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Ellien C, thank you for those links! I figured there had to be something along those lines around here, but I was getting frustrated because I just kept seeing WOHMs having to constantly defend their choice to work in a way that SAHMs don't seem to have to do around here. Personally, I think we should all cut each other some slack.
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Old 08-14-2006, 03:20 PM
 
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1. I bring home $2000 a month, that's net, after taxes, after paying for childcare. In addition my employer puts 9% of my salary towards retirement. That's a lot of money to give up.
2. We do actually need my salary to be homeowners in this part of the country.
3. I like the fact the entire burden of breadwinning is not on my spouse, I feel it's better for him and for our relationship to not give him that stress.
4. I work for a university. DS will be eligible for free tuition.
5. My employer has been extremely flexible, I work from home 2 days a week. When the time comes I know they will let me work during school hours only, so I will be able to be with him after school. I think it would be hard to find another job that would let me do so.
6. I like being an equal contributer, it means my relationship with DH is more equal in other ways--he cooks, cleans, does diapers, all without me asking.
7. I think due to some psychological issues I am more comfortable knowing I am not totally dependent on DH, ie if he left me (which he shows no signs of doing!)
8. I work 35 hours a week, have 20 vacation days, 14 holidays, 2 personal days... no overtime, no weekends... why not keep this cushy job?
9. I do think daycare is good for DS in that DH and I are extremely introverted and don't really know people with kids in the area. DS also seems to truly love ihs daycare providers (a woman and her sister who run an in-home daycare). He's never once cried when I dropped him off, runs to hug them when he sees them. I am glad he has more adults in his life that he can trust and love!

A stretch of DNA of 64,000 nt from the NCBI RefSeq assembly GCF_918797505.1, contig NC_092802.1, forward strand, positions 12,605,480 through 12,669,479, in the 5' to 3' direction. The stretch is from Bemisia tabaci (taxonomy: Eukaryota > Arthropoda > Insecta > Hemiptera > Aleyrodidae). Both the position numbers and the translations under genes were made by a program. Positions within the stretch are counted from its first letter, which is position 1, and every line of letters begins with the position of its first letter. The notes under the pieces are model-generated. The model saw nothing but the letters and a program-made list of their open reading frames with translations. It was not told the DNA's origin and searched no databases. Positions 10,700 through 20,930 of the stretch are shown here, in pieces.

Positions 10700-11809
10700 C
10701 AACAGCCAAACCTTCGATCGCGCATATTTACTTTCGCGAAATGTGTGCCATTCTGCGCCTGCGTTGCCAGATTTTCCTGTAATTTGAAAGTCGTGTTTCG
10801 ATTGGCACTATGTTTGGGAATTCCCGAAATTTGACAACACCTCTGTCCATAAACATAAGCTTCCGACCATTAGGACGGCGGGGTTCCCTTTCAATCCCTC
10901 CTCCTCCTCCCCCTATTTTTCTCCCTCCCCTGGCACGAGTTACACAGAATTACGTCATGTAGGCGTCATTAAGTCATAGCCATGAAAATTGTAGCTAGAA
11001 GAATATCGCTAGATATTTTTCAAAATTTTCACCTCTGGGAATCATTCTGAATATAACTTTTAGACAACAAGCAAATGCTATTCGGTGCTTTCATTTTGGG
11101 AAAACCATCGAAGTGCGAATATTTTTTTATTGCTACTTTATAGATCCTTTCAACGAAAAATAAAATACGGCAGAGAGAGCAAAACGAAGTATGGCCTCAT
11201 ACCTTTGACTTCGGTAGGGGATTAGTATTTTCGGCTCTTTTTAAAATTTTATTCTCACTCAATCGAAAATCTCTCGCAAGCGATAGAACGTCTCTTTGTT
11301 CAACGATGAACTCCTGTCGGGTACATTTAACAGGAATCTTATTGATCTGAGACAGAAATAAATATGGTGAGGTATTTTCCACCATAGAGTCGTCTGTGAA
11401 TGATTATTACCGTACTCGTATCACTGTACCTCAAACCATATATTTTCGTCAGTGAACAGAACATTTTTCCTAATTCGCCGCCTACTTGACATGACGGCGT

I don't know if I would stay at home if I could. I do like earning my own money. And I feel if DH was the sole provider we would see less of him--he would feel obligated to put in the long hours so many dads seem to, insteatd of coming home right at 5 each day.

Mom to DS 5/05 and DD 9/08
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Old 08-14-2006, 03:25 PM
 
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I work because when DH was in grad school for his PhD, I got a good job with a consulting company that values my contribution. They have supported me through 2 pregnancies, 2 maternity leaves, and 2 transfers. Now they support me working from home. I make significantly more money than if DH worked, and I'm at home. Because DH is a SAHD, we're both home with the kids, even if my office door is closed more than its open. DH and I have talked about changing roles, but I make more money that he could, he would most likely be gone from the house all day, whereas now we're both home, and he's really good with the kids, possibly better than I would be.
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Old 08-14-2006, 03:35 PM
 
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Quote:
Originally Posted by Herausgeber
I am a FTM due in November. I plan to return to work after my paid three months maternity leave is up. It has never really occured to me not to work, for a variety of reasons:

*Money, in the short term. It pays for me to work, even after day care, taxes, commuting costs, etc. I know this isn't the case for all mamas. But I delayed having a child until my finances were such that I knew I could afford to support a child decently even on my own. This meant waiting about five years after I felt ready in other ways, but I'm OK with that. Beyond that, though, I don't weigh the cost of supporting my daughter soley against my income. It's partly mine, partly her father's. Same as all our other household expenses.